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WASHINGTON — Senators questioned top Air Force officials on whether the service can handle the responsibilities of safeguarding America’s nuclear arsenal, following the reassignment of 17 officers who would launch warheads upon presidential order.
The revelations “could not be more disturbing,” Sen. Dick Durbin, D-Ill., the chair of the Senate Appropriations defense subcommittee, said during a May 8 hearing.
Durbin was one of several senators to raise concerns over a Wednesday Associated Press story that revealed that 17 officers were stripped of their responsibilities to watch over nuclear weapons maintained at Minot Air Force Base, N.D. The report cited a commanding officer at the site who said “rot” had entered the ranks of the servicemen, who will be retrained to meet a higher qualification.
“We are, in fact, in a crisis right now,” Lt. Col. Jay Folds, the commander at Minot, wrote in an internal email obtained by the AP.
Durbin said the story reminded him of the 2007 incident when a B-52 bomber accidentally transported armed nuclear weapons from Minot to Barksdale AFB in Louisiana, and wondered how such an incident could have occurred.
“Heads rolled as a result of that [incident], and there were dramatic changes made,” Durbin said. “But here we are today, with this situation. “
Air Force Secretary Michael Donley, making what is potentially his last hearing in front of the committee before retiring in June, said the service has made “substantial” progress since that incident, while acknowledging that the flight of armed nuclear weapons over several states played a role in the removal of former Secretary Michael Wynne.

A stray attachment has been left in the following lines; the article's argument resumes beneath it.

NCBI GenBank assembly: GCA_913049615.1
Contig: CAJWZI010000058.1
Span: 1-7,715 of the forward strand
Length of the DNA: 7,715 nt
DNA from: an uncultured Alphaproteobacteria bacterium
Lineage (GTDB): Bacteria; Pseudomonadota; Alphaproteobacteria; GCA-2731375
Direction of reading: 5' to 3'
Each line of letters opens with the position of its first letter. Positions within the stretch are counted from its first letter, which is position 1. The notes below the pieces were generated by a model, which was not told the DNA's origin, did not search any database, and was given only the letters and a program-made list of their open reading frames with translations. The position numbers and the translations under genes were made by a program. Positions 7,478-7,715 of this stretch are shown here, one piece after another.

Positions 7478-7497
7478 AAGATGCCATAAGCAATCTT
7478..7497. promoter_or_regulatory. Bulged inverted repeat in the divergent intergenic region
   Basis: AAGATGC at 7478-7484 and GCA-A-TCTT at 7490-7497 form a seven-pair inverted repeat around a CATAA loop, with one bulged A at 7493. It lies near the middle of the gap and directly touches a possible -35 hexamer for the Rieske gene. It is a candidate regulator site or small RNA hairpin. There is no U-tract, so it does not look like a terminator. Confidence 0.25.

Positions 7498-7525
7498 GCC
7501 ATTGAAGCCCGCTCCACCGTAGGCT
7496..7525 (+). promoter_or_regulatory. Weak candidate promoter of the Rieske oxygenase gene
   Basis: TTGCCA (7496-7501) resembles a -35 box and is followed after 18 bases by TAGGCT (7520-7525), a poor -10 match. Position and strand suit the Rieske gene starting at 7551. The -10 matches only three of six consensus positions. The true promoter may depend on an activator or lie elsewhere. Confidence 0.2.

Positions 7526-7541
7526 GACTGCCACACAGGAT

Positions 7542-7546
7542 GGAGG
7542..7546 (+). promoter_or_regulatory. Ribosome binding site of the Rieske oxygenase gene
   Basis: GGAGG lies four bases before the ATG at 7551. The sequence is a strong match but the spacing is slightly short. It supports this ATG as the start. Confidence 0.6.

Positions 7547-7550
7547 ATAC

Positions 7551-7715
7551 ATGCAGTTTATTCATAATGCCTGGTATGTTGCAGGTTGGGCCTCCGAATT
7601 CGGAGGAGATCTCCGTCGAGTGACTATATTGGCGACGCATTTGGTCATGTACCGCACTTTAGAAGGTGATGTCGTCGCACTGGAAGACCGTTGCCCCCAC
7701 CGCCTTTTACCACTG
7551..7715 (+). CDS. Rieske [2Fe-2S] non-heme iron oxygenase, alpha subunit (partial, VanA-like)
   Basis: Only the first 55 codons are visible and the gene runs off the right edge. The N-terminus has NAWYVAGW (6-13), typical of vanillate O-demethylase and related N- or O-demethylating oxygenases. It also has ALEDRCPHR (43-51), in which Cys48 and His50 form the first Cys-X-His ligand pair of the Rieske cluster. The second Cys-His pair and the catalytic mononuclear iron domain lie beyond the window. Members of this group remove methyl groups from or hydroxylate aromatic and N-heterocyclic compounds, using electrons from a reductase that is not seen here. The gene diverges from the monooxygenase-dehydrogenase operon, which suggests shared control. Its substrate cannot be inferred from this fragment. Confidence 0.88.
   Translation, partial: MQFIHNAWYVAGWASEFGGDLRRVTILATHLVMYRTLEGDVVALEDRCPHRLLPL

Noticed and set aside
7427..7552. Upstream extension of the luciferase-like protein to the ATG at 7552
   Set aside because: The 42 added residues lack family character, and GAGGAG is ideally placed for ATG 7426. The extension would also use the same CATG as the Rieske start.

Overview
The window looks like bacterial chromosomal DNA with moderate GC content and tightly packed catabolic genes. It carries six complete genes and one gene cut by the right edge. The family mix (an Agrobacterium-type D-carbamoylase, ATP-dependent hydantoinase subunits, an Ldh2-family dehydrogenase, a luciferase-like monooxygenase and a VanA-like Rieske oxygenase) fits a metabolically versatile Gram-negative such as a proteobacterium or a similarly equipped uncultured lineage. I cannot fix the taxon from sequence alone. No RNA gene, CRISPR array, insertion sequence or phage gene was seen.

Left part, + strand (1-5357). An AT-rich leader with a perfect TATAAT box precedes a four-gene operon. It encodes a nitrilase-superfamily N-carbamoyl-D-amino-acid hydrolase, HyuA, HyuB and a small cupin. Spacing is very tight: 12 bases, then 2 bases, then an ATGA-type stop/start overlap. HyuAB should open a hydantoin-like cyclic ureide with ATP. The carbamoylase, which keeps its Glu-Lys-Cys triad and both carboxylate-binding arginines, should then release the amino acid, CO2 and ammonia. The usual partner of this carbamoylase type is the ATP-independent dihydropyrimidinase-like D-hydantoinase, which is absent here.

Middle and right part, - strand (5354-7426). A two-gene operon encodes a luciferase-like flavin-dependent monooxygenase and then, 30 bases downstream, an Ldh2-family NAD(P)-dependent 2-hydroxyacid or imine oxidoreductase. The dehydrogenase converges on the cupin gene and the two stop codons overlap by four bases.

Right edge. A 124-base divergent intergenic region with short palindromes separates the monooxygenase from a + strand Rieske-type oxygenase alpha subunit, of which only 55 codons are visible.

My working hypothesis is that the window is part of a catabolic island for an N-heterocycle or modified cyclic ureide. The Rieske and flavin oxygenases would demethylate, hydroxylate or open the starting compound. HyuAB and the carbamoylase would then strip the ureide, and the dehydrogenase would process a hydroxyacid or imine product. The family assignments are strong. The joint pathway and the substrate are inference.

“The circumstances you refer to are very much personally known to me, as it was the approximate cause of my arrival at the Air Force in 2008,” Donley said “I am confident in the Air Force’s ability to maintain a safe and secure nuclear deterrent.”
“It is the number one responsibility for our Air Force that we take very, very seriously.”
The AP’s report found that officers at Minot received the equivalent of a “D” grade during a test on their control of the Minuteman III missile launch system. Donley pointed to the improved inspection process as an example of how the Air Force has increased its vigilance over the nuclear arsenal.
Gen. Mark Welsh, the Air Force chief of staff, said the issue was “more an attitude problem than a proficiency problem” and praised the actions taken by the commanding officers.
The inspection had 22 rated areas, Welsh said. Fourteen sections received an “excellent” grade and seven were rated “satisfactory,” with only this one area receiving a poor grade, but one that still rated as passing. That the commanders took “aggressive action” to improve that one area shows they are on top of the situation, he said.
“I like the way [the commanding officers] responded,” Welsh said. “They’re not willing to accept that, which is what I pay them for.”